A Marketer’s Field Guide to ISPs and Deliverability

Email marketers are intensely focused on ROI for their marketing dollars. Maximizing the number of clicks, opens and conversions is the primary method that ROI is measured for most marketers. However, maximizing all of these response metrics requires that your email is delivered to your subscribers’ inbox by the ISPs (Internet Service Providers). This metric is commonly referred to as deliverability or inbox placement rate.

Since Return Path has more relationships with more ISPs than anyone else on the planet, I thought it would only be natural that we share some insights into the world’s most popular receivers to help you improve your deliverability and email ROI.

This is the first of a multipart series that will give you some valuable information about the companies who are the gatekeepers to your success. We’re going to share information about:

  • Spam Filtering
  • Engagement and Reputation
  • Sending infrastructure including authentication and rate limiting
  • Whitelisting and Feedback loop information
  • What ISPs care about

We’ll focus on Yahoo!, Microsoft Hotmail, Gmail, AOL, cable providers such as Comcast and Cox, B2B receivers such as Rackspace, Tucows, Synacor and then we’ll dive into some of the biggest international players in Europe, Asia and Brazil.

Before we start profiling each ISP individually it’s important to understand some common truths about email and receivers in general before you contact one of them to complain about your delivery issues:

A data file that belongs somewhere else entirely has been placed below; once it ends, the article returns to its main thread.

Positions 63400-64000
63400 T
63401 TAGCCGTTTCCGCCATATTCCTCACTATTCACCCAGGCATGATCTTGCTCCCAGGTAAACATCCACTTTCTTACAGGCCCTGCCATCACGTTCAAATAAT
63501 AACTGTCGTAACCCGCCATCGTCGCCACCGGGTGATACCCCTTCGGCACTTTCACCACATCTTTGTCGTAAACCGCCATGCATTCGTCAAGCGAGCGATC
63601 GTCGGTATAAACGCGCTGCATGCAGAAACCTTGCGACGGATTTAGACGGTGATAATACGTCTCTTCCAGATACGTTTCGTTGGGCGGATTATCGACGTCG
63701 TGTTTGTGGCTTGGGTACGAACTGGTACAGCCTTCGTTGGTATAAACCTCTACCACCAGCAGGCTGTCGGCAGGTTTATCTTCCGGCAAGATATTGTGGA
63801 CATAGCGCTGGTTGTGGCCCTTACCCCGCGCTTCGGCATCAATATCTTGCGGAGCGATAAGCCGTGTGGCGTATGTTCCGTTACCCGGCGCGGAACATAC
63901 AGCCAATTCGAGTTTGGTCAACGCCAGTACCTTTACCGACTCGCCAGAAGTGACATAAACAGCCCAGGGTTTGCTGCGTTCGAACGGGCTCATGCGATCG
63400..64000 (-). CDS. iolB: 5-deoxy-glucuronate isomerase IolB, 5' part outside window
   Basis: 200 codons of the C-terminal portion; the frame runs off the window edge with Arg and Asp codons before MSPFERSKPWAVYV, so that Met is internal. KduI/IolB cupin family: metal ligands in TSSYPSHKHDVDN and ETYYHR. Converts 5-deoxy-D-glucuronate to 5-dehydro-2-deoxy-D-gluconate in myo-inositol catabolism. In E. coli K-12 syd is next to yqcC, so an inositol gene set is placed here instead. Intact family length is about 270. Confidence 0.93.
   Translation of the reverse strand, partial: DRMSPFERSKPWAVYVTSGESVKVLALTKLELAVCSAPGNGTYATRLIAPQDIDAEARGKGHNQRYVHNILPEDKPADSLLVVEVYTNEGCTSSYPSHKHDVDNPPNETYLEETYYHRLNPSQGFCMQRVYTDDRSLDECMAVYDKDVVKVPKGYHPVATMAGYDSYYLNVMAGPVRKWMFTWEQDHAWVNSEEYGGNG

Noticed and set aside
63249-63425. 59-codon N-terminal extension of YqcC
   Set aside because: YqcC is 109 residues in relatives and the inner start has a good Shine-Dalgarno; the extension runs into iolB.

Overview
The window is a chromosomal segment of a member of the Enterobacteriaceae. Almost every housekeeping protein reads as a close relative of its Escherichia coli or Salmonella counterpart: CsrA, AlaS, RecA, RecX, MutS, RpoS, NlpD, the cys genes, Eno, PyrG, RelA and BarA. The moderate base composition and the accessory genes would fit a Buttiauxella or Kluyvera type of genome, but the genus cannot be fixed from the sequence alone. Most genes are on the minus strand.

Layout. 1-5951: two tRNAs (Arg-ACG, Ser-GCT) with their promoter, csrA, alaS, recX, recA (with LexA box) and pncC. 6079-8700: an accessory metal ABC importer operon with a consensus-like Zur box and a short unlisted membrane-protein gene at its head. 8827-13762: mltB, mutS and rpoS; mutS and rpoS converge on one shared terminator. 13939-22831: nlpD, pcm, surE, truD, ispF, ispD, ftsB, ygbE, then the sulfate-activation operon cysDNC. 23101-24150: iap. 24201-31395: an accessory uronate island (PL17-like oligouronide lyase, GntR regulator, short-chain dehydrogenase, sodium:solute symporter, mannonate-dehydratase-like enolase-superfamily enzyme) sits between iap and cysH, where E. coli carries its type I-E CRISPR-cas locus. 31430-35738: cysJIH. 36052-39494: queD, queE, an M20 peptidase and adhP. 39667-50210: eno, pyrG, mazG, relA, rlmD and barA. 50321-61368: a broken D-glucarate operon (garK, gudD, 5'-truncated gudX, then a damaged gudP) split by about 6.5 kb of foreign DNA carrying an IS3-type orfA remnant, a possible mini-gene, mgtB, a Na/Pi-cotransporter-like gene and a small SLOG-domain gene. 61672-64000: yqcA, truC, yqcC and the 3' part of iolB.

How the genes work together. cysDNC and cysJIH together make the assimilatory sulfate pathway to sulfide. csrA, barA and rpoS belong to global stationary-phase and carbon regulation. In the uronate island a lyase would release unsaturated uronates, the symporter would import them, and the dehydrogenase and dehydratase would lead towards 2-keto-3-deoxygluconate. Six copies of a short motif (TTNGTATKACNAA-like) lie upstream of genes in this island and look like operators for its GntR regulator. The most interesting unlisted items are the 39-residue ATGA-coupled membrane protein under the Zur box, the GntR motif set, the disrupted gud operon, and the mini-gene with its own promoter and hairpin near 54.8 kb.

1. ISPs care more about what their customers want in their inbox than what you want in the inbox. An ISP’s revenue is driven by lots and lots of happy users of its mail service. In addition, many of the ISP abuse monitoring teams are understaffed so marketers get limited mindshare for their deliverability issues.
  2. 99 times out of a 100 a deliverability issue is not the ISPs problem but the sender’s problem. Following all of the email industry’s best practices is key to getting your email into the inbox.
  3. ISPs put a heavy weight on sender’s IP reputation so it’s important that you maintain low levels of unknown users, complaints and spam traps.
  4. Engagement data, or the actions your subscribers take with your email, is becoming more and more important. If your users are ignoring or deleting your emails without opening them that’s a red flag for ISPs.
  5. Batch and blast is a thing of the past. Sending targeted, relevant, timely and engaging email is going to get you in the inbox.
  6. ISPs will support and mediate with senders if their subscribers are actively engaged and vocal about your email delivery.
  7. More than 90% of global email is considered spam so receivers have a challenging job sorting the good, bad and ugly email. False positives can be a big headache so they will err on the conservative side and deliver questionable email so as not to prevent that bank statement or email from Aunt Marcy from getting through.

Stay tuned for the upcoming series of ISP blogs that will help you to maximize deliverability for all of your subscribers. The first is on Yahoo!

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